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Effect of low cost shell coatings and storage conditions on the raw and cooked qualities of shell egg

Shittu, T. A., Ogunjinmi, O.
CyTA: journal of food 2011 v.9 no.1 pp. 1-7
coatings, cooking quality, egg albumen, egg shell, eggs, microbiological quality, odors, pH, paraffin wax, peeling, petrolatum, refrigeration, storage quality, storage temperature, total soluble solids, weight loss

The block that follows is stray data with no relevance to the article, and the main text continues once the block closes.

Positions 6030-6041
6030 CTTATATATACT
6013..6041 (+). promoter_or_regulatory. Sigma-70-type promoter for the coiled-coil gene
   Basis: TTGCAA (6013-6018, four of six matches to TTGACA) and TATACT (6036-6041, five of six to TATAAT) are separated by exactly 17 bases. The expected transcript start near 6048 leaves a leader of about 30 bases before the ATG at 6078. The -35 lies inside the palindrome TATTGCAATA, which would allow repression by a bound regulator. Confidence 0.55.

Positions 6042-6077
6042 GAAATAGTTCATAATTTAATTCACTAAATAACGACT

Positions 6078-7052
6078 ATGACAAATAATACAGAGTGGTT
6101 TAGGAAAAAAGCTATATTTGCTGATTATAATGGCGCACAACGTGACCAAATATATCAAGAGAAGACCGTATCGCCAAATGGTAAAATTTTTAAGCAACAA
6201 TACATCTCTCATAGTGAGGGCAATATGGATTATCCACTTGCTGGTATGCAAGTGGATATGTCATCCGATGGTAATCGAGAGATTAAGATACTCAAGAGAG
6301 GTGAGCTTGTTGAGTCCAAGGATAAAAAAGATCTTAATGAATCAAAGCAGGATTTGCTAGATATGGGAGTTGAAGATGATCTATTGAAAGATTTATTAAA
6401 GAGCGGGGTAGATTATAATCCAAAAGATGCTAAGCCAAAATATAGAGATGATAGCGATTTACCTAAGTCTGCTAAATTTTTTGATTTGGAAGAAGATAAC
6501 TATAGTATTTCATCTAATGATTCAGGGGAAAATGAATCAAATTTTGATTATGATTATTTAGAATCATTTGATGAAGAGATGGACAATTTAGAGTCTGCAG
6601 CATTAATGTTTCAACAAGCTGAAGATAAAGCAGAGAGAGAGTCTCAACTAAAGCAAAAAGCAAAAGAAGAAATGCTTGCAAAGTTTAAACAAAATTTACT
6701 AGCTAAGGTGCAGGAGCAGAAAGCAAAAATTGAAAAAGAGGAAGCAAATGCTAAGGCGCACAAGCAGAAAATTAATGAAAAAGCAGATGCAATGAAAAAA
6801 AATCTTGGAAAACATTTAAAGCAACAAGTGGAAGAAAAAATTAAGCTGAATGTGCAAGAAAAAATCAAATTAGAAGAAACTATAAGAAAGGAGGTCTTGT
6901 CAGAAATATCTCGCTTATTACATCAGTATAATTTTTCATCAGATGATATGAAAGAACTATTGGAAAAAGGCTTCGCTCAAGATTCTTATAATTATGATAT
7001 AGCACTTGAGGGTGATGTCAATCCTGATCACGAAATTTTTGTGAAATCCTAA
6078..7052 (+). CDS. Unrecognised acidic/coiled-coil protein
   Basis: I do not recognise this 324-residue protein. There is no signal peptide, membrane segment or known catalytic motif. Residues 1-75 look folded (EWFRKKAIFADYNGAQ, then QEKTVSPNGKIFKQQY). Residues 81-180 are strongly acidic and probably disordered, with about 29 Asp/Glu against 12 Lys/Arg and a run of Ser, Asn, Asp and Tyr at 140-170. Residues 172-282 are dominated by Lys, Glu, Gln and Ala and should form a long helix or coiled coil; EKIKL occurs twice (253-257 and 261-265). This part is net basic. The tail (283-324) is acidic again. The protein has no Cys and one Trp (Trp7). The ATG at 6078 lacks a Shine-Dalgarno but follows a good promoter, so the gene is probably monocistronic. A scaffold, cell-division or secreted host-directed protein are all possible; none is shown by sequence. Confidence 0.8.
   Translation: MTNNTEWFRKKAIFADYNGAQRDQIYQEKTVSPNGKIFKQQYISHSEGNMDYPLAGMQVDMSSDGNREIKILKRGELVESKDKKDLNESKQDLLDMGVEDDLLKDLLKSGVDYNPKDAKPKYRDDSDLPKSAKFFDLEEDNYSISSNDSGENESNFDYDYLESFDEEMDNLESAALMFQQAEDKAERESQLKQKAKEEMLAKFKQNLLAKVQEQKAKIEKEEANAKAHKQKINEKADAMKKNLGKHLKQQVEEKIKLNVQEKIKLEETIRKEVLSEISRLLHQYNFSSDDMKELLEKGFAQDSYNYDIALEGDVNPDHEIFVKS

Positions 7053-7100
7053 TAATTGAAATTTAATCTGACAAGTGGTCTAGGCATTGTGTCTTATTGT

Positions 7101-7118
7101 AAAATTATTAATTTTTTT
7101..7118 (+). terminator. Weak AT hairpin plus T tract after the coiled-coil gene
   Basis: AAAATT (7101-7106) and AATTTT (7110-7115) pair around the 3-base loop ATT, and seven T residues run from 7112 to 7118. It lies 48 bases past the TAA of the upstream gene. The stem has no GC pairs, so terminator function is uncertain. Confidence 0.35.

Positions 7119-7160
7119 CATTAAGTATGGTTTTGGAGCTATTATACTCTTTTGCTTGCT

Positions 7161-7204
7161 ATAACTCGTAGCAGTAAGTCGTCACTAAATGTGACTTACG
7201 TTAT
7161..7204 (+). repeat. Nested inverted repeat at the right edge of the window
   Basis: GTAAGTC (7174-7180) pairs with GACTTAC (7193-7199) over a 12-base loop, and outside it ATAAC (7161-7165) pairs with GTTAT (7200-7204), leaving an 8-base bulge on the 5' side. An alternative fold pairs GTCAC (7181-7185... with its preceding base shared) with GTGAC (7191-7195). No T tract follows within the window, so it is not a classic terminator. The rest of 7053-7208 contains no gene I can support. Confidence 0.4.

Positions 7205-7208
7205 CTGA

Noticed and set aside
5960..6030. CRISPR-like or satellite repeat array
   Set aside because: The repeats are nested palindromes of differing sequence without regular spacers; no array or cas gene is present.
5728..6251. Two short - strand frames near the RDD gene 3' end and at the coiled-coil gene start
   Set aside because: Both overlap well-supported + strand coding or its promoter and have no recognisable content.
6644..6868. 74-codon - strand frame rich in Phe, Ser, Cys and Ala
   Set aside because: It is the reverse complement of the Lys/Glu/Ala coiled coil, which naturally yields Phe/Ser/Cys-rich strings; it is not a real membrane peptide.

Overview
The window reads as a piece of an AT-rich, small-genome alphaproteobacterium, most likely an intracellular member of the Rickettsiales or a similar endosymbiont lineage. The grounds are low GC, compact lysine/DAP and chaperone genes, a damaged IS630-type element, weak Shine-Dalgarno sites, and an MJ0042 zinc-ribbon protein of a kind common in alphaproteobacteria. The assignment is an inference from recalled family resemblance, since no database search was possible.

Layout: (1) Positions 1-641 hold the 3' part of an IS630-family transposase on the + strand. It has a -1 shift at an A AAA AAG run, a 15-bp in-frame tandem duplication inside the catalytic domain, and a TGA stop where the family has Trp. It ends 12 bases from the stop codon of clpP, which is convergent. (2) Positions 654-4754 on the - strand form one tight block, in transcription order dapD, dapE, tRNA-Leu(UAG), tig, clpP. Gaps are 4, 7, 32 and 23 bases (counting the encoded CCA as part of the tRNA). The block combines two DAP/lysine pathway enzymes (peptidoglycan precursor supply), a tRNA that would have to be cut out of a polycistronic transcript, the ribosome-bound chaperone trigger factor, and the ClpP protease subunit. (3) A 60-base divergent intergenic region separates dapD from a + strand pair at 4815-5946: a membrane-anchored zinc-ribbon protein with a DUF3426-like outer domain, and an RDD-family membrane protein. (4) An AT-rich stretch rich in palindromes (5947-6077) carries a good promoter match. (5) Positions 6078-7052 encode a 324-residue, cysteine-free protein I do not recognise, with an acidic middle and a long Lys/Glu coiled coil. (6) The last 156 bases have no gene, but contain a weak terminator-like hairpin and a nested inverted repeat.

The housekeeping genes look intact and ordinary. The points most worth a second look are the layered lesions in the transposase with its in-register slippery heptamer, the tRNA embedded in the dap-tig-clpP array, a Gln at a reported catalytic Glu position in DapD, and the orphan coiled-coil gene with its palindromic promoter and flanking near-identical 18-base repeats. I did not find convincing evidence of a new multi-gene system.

The effect of shell coating materials (odorless petroleum jelly and paraffin wax) and storage conditions (ambient and refrigerated) on the internal quality such as the Haugh unit, yolk index, albumen pH, albumen soluble solids, and sensory qualities of boiled eggs (ease of peeling, surface smoothness and odor of hard-boiled and peeled eggs) were evaluated over 9 weeks of storage. Generally, coated shell eggs had lower weight loss during refrigeration than during ambient storage. Refrigerated samples were effectively maintained at grade “A” for 2 weeks while those at ambient condition fell to grade “B” before the end of the 1st week of storage. As the egg ages, the soluble solid of the egg albumen generally gets increased. Irrespective of the storage condition, uncoated shell eggs had better surface appearance, ease of peeling, surface smoothness, and odor after peeling. The study demonstrated that combination of coating and refrigeration could improve the stability of internal quality (HUs, YI, pH and weight loss) and microbial stability of eggs. However, ambient storage resulted in better peeling qualities.